The Thanos Effect: Avengers Endgame

Like the thousands and even the millions of individuals, I was one of those that showed up during opening weekend to see how the epic Marvel universe would fare after the devastating actions of Thanos. While so many cheered on the superheroes, desperately hoping that they would succeed in whatever plans they had to make things right, I couldn’t help myself and wondering, “Was Thanos right?

Oh, I admit, his way of putting his plans into effect could use more finesse, but was his reasoning behind his actions without merit?

After taking the time to really think it through, I found that it was interesting to see that Thanos isn’t the first to think that we ‘creatures’ are multiplying too quickly and as such, are creating stress on our environment that many believe it’s only a matter of time before we run out of either:

a) food,

b) space, or

c) social equity

In fact, during the 18th century, scholar Thomas Malthus wrote an essay that stated that due to overpopulation, it was only a matter of time before chaos reigned. Later it was proven somewhat unfounded as scientists mainly worry about our effects on greenhouse gas emissions and climate change.  

Following the release of the movie, scientist began to study the, what I’ve become to call the ‘Thanos effect’, and how it would affect the population on worlds [I simply state worlds as many would argue that we are not alone in this galaxy while others say otherwise]:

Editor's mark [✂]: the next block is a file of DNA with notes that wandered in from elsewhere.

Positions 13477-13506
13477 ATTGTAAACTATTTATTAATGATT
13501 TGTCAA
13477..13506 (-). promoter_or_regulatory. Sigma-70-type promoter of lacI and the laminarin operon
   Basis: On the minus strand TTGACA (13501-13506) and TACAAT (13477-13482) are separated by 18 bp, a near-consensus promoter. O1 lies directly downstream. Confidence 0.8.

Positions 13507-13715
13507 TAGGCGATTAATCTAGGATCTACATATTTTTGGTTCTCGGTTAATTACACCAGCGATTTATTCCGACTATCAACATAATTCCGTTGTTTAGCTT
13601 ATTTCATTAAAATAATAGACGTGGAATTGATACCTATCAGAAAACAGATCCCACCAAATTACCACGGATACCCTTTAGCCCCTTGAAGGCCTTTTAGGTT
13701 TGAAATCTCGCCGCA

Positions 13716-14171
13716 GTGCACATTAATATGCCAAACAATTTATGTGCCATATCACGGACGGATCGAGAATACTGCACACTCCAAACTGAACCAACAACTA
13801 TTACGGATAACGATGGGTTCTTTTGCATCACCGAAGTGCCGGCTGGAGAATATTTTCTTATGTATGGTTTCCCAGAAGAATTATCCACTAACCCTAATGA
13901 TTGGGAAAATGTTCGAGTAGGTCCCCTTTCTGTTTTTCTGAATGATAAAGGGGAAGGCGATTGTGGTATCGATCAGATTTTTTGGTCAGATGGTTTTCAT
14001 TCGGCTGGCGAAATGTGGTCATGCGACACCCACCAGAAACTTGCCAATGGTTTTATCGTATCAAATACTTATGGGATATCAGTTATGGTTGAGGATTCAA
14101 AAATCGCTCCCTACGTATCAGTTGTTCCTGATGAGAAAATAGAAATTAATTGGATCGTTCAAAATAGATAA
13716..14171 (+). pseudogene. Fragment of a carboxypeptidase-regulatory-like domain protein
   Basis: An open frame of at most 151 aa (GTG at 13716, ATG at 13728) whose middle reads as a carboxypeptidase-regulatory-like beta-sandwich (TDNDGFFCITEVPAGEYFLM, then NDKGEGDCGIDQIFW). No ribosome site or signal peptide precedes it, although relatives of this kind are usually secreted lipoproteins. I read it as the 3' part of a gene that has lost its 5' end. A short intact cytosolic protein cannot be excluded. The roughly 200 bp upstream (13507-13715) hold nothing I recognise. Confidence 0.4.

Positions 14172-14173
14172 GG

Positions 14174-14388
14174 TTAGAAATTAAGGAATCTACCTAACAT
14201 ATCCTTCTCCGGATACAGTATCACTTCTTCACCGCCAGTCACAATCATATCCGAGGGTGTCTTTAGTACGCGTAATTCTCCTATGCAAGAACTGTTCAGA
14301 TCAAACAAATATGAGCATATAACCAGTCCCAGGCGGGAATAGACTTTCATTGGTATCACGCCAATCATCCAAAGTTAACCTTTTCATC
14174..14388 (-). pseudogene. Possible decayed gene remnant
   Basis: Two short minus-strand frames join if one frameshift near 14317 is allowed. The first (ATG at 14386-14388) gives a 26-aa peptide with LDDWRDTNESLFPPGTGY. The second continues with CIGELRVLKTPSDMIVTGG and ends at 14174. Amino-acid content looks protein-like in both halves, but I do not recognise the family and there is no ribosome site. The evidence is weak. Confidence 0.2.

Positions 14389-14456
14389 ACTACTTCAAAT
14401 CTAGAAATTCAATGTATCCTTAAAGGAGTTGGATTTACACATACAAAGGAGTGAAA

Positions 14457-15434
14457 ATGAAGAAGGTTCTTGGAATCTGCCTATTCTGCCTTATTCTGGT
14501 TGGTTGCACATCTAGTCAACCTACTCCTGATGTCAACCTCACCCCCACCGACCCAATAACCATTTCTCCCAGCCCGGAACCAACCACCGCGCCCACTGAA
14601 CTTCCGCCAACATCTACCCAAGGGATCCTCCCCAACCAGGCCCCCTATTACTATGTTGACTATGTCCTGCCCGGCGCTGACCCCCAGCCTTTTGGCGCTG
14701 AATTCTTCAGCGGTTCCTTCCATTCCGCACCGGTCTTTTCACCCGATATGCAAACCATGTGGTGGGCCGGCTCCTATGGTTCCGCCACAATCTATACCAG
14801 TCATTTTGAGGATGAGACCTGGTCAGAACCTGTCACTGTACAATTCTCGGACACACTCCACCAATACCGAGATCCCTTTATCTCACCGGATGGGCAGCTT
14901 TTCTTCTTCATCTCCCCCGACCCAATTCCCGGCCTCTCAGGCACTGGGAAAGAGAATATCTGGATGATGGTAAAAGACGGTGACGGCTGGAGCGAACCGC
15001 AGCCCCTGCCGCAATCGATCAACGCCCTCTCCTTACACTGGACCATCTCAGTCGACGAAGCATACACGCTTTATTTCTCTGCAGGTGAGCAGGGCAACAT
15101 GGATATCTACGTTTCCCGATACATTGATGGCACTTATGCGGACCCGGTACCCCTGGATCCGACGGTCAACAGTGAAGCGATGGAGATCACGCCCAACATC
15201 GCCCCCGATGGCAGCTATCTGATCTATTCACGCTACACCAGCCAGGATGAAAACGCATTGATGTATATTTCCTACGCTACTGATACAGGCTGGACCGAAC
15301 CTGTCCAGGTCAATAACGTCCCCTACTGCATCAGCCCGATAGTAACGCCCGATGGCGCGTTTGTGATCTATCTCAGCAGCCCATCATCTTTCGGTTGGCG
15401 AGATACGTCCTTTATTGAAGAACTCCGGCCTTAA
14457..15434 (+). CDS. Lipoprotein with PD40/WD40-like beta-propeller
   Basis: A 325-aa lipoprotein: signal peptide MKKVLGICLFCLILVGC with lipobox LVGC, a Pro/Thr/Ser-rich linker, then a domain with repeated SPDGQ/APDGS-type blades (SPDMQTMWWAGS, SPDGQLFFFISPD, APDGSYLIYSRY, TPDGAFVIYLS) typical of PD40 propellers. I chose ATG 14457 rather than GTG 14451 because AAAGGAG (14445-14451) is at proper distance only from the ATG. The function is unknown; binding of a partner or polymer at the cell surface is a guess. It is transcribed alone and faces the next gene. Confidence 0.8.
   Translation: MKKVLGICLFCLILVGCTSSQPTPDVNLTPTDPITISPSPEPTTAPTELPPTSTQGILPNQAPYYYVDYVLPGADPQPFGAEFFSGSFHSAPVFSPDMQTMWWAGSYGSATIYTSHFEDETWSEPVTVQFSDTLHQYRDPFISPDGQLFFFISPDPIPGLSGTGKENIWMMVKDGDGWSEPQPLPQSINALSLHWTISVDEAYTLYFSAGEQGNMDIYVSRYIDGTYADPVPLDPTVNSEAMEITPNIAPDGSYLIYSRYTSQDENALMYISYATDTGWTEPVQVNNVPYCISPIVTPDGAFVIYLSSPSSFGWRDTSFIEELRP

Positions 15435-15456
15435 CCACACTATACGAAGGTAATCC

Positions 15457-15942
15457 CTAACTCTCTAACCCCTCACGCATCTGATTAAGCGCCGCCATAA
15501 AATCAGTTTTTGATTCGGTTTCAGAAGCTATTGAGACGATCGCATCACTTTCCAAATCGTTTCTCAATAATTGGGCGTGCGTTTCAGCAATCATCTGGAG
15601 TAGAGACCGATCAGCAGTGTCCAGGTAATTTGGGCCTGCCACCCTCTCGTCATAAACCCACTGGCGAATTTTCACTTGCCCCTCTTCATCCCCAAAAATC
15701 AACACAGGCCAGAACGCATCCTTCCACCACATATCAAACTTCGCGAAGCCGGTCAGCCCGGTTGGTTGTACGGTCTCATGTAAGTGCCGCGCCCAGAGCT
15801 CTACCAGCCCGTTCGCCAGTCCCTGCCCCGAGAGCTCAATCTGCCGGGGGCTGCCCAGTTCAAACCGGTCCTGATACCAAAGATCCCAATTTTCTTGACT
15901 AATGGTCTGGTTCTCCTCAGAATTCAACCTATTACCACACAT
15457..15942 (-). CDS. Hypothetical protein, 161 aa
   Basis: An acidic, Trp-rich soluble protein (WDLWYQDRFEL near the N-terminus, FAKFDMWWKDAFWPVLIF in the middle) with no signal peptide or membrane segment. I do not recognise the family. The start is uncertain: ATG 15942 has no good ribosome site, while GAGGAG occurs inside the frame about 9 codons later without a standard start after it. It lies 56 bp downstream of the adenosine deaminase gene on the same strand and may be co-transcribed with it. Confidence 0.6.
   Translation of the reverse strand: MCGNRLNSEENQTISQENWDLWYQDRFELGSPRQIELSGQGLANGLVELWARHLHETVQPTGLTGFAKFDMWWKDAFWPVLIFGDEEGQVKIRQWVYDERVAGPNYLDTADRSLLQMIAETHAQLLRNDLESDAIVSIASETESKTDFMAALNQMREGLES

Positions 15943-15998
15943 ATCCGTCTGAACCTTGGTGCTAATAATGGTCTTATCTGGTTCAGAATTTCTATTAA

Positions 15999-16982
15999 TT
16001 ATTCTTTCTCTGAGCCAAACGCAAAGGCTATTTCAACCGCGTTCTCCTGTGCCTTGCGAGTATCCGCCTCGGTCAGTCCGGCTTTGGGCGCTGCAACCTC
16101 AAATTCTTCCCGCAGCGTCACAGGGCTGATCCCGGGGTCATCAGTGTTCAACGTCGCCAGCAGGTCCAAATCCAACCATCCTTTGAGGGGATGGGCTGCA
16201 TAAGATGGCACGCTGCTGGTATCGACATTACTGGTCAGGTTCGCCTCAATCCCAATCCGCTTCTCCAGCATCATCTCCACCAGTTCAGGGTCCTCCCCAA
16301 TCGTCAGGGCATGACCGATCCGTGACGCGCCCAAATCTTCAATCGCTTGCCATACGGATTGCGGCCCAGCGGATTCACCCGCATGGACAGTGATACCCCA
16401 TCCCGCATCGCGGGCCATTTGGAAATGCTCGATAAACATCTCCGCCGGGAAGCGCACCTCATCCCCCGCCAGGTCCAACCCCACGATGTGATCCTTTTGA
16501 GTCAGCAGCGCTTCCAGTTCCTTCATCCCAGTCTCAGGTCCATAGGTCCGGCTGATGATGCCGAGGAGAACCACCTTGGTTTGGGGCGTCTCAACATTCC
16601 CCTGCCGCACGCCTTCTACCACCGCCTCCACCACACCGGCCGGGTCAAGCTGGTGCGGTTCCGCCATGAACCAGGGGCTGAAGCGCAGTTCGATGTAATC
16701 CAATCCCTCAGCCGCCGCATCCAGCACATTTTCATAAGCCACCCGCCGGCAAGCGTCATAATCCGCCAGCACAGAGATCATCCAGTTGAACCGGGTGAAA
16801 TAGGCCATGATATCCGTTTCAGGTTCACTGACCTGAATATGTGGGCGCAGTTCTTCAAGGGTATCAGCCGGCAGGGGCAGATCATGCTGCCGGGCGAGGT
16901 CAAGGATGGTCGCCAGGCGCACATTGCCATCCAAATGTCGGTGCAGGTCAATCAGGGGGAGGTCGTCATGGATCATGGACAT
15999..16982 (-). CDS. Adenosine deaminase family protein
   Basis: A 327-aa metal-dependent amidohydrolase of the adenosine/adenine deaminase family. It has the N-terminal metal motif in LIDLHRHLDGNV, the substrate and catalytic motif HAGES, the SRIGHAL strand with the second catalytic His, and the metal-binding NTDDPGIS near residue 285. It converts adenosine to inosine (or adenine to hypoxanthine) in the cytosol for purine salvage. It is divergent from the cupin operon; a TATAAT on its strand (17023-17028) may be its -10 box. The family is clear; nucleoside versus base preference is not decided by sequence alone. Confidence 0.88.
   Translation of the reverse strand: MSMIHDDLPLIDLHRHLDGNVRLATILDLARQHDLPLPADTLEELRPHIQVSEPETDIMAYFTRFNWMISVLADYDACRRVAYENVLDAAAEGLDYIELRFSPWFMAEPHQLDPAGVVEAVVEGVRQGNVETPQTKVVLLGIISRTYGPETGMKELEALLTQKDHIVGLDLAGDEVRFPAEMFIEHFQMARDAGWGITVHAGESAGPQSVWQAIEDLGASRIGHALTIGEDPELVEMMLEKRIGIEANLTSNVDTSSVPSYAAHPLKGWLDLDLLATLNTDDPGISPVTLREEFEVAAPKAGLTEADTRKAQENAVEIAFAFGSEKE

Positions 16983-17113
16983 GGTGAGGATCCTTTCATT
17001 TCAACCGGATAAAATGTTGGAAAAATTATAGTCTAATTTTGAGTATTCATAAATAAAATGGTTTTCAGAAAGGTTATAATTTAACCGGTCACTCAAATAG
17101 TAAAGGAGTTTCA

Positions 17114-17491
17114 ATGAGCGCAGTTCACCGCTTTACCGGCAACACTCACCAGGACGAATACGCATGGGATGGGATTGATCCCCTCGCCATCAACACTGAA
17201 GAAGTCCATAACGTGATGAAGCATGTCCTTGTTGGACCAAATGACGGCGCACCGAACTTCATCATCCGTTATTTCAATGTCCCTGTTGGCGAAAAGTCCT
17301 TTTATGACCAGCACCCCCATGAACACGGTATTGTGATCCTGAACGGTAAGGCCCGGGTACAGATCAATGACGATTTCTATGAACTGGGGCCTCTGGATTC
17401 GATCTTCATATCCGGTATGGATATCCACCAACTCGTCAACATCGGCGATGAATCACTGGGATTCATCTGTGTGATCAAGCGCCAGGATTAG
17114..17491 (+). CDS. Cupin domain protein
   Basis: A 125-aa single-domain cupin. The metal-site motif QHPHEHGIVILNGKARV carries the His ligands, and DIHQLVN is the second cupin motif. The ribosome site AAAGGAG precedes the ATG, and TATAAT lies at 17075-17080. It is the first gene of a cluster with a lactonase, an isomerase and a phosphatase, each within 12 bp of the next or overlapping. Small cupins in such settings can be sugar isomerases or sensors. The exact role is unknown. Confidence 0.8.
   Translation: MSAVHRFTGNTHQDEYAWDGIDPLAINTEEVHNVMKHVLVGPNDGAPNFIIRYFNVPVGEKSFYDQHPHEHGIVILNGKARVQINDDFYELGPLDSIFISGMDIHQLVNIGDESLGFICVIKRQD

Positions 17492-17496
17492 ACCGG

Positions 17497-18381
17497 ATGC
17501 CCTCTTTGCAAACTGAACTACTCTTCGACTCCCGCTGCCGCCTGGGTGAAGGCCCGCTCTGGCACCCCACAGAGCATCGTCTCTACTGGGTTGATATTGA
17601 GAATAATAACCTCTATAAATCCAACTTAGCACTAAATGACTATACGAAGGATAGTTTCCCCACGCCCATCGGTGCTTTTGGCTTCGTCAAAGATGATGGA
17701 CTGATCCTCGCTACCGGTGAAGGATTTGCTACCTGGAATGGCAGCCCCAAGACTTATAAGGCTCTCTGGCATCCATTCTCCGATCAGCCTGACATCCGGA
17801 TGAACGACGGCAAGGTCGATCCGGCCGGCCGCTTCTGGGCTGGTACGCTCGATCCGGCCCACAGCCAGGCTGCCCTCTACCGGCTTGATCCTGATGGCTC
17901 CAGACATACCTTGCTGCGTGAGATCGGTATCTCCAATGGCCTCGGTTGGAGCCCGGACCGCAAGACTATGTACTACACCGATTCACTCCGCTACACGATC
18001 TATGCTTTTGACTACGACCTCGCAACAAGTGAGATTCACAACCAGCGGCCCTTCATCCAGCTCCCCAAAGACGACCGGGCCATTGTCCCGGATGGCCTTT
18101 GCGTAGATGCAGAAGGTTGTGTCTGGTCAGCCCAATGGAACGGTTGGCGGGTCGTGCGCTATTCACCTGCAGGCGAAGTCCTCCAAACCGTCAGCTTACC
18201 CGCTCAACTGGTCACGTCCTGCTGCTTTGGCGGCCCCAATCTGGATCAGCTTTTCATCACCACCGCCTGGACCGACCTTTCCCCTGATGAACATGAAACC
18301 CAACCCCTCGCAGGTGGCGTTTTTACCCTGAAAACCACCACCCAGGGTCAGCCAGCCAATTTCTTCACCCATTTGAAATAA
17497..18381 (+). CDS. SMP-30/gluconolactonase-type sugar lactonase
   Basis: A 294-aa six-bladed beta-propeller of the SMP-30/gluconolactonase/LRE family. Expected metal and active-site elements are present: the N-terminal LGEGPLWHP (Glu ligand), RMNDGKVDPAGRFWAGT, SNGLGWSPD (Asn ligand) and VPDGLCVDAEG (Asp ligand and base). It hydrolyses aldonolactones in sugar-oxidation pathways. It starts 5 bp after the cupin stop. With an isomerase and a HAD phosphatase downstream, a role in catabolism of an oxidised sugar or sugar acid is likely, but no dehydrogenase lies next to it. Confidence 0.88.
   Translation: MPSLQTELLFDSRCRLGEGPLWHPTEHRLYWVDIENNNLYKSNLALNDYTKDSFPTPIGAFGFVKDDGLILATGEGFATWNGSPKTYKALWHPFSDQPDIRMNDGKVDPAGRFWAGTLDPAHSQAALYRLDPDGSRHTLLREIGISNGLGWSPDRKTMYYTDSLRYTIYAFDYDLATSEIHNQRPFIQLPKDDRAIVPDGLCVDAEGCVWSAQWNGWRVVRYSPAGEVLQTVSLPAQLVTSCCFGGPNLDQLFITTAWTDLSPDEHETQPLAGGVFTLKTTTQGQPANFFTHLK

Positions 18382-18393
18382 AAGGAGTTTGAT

Indiscriminate wipeouts risks killing micro organisms in our bodies that are important for our survival. The same can be said about smaller animals – many are necessary for the survival of specific mammals or cold blooded. Also, insects that are vital to pollination, which helps plants and food grow along with those that help with decomposition would be decreased by at least half of their population – which begs the question: would we be able to cultivate or grow sufficient food for not only humans, but animals alike?

The next impact? Think of the comet that wiped out the dinosaurs so many millions of years ago. While the bigger animals were completely wiped out, the smaller ones, such as rats, cockroaches, alligators, komodo dragons, were all able to survive – they’ve adapted to their new environments and thrive. What does that mean? Think of how quickly mice and rats reproduce. Compare that to the human or larger mammal gestation periods. Needless to say that not only are we not equipped to reproduce quickly enough to ensure that there is a balance between the smaller animals and bigger mammals, but the smaller animals have the advantage of being able to spread devastating diseases that could wipe us all out.

All that being said, it was fascinating to watch Thanos explain how he didn’t discriminate on who lived and who died. His actions aren’t driven by revenge. They aren’t driven by anger, sorrow, but rather wanting to genuinely give a better life for the individuals living on a specific planet. On giving them a second chance so that their planet can thrive once again without fear of climate change and gas emissions.

But one has to wonder: If indiscriminate wipeouts can’t happen since we need specific organisms to survive, would Thanos be able to make that decision on who lives and who dies? Would he have made the conscious choice on how a planet should live or die?

While I still believe that Thanos may have merit in his rationalizing of the issues we continuously live with on planet Earth, it’s undeniable that it still needs more work on the delivery. So here’s my question to you: do you believe Thanos has merit?

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